Selecting a Rabbit

Rabbits can make wonderful pets – they are quiet, clean, inquisitive, entertaining and responsive.

The main keys to keeping your rabbit healthy are:

 

  • A correct diet that is high in fibre – this will help to prevent many of the common diseases
  • Fresh vegetables
  • Daily exercise
  • Check-ups to ensure the cage is clean and dry and the rabbit is not soiled
  • Regular veterinary check-ups
  • Regular vaccinations
  • Neutering (especially females)

At each health check-up make sure you discuss when to come back for your rabbit’s next vaccination and ask for advice about flea control, the main insect responsible for transmitting myxomatosis.

Your rabbit will give you many years of companionship and rewarding pet ownership, if cared for properly.

There are many unwanted rabbits in animal rescue and charity centres in need of a good home. Remember that these rabbits may have health or behavioural problems needing expert help and little may be known about their history, so it’s best to seek advice from the centre before choosing to make sure this is the right rabbit for you.

Rabbits can also be bought from pet stores or through breeders.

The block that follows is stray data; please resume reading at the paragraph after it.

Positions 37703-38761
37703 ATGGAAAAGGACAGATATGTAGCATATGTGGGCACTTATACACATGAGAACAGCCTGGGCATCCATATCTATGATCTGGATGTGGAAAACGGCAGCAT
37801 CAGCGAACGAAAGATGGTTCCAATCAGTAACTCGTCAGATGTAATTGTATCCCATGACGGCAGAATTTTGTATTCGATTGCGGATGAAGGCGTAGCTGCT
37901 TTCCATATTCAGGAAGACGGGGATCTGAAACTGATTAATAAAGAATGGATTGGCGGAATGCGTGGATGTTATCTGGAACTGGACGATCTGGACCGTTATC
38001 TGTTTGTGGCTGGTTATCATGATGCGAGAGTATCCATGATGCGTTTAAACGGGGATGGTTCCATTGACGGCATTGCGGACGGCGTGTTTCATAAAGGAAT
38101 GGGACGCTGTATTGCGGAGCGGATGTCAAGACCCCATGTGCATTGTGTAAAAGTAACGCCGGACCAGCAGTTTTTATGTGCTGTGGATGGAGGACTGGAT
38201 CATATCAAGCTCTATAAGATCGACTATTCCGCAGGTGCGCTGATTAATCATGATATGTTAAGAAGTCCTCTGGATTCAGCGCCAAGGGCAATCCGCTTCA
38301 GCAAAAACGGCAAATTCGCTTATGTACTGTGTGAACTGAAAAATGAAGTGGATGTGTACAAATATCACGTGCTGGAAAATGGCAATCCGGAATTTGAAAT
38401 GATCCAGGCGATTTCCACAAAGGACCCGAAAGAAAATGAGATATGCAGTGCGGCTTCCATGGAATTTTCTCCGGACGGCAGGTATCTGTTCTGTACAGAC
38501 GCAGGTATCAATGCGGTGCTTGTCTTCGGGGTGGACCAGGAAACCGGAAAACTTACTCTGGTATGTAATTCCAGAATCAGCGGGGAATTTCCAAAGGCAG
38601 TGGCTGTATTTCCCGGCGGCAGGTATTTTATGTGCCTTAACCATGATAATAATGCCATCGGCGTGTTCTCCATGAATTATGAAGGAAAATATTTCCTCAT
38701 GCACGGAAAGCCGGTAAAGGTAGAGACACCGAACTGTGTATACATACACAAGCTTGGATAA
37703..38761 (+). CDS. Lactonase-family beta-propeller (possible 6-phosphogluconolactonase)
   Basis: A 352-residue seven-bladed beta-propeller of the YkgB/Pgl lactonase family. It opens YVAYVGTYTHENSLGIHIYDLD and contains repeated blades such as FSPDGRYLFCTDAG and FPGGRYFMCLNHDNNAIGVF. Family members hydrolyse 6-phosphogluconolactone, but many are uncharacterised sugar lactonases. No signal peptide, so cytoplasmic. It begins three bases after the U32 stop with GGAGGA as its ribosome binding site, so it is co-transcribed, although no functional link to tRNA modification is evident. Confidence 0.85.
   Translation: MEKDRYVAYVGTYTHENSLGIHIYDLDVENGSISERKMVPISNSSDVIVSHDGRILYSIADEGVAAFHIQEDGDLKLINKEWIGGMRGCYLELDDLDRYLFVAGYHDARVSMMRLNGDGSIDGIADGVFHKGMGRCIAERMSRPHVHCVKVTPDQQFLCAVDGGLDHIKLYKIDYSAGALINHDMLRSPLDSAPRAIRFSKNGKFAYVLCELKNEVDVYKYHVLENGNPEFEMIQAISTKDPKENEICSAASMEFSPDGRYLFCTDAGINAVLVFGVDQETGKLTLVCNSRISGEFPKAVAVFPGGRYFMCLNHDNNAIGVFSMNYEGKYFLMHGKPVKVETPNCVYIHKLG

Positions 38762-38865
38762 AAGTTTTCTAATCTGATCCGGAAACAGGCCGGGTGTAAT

When choosing your new rabbit, there are certain things you should look out for.

Don’t be afraid to ask questions to ensure you make the right decision.

What to Look for when Choosing a Rabbit:

 

  • The eyes and nose should be clear and free of any discharge that might indicate a respiratory infection.
  • The rabbit should be alert, curious and inquisitive.
  • The rabbit’s body should not be thin or emaciated. Run your hand along the backbone to check this.
  • Check for any wetness or caking of droppings around the anus, which is abnormal.
  • Look for the presence of parasites such as fleas and ear mites (ear mites cause the production of brown wax in the ears).
  • If possible, examine the rabbit’s mouth for broken or overgrown incisors (front teeth).
  • Find out whether the rabbit has been spayed or castrated (most will not have been until they are approximately six months old).
  • Ask whether the rabbit has been vaccinated against Myxomatosis and Viral Haemorrhagic Disease
  • Ask the shelter/seller if they offer any guarantee of health or return policy.
  • Finally, find out what the rabbit is being fed on, as you do not want to introduce a sudden change of diet when you get it home as this may provoke gut disturbance and diarrhoea.

 

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